What is your current affordable desktop/laptop setup?

I’ve learned so much about cellphones, plans and where to find awesome deals from so many contributors here over the last few years....Thank you all so much! What’s your affordable (under $500) computer set up? Tablet/Laptop/Desktop? While my use case would be stock trading and property management, I’d enjoy hearing about your budget ( or not so budget) set up.

Hi Chosen.
As a semi-retired PC Tech Consultant I quit doing anything with windows for myself and my clients a while back - and we are all much happier being 100% Linux users now - so my question in return is this:
Are you open to that, or only asking in order to do some windows stuff more affordably ??

I am a semi-literate Windows user, and I played with a couple of Linux distros in the past (Ubuntu, Cinnamon) I like the day to day use, but got lost in some pretty basic tasks, like adding a printer, or hooking up via WiFi. Has that aspect of Linux gotten any easier?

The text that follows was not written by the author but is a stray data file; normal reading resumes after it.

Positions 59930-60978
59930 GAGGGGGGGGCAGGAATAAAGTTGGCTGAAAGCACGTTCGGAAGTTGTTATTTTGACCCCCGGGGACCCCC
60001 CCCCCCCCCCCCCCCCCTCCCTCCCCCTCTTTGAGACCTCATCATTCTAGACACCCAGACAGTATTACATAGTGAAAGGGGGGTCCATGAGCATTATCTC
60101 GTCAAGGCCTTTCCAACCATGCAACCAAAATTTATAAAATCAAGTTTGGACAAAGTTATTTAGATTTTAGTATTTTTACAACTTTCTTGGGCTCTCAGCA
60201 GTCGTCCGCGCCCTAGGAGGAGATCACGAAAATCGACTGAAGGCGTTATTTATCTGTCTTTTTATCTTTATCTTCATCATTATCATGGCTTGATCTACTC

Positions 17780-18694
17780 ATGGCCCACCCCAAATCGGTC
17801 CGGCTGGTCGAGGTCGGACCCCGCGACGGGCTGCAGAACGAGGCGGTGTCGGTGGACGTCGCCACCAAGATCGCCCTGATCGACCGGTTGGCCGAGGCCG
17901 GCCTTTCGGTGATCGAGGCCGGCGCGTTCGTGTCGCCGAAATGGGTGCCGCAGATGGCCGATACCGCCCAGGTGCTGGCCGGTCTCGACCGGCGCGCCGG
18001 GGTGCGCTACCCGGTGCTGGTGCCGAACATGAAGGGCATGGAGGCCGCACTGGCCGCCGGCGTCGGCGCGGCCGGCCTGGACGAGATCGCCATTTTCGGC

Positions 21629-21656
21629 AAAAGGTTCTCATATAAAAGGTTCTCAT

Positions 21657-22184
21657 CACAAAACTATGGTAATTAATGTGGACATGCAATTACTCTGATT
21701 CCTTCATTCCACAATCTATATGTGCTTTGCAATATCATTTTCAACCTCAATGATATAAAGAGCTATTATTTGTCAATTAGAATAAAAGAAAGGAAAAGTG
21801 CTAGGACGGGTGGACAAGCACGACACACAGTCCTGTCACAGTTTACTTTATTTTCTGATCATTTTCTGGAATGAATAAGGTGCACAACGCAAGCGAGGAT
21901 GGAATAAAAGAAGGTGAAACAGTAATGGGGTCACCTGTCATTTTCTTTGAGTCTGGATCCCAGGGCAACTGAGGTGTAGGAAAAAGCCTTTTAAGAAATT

I'm hoping for a super-cheap Windows laptop. (I need Windows for specific programs). I use desktops for most stuff, but my old laptops are finally becoming too old even for me. (Windows XP)

Hi EZ,
Certainly open to Linux! Used Linux Mint but my experience has been limited to that.

For Linux info on this forum, see this thread: https://www.nthcircle.com/forum/general/3010-what-linux-distro-s-are-you-using-and-why?start=0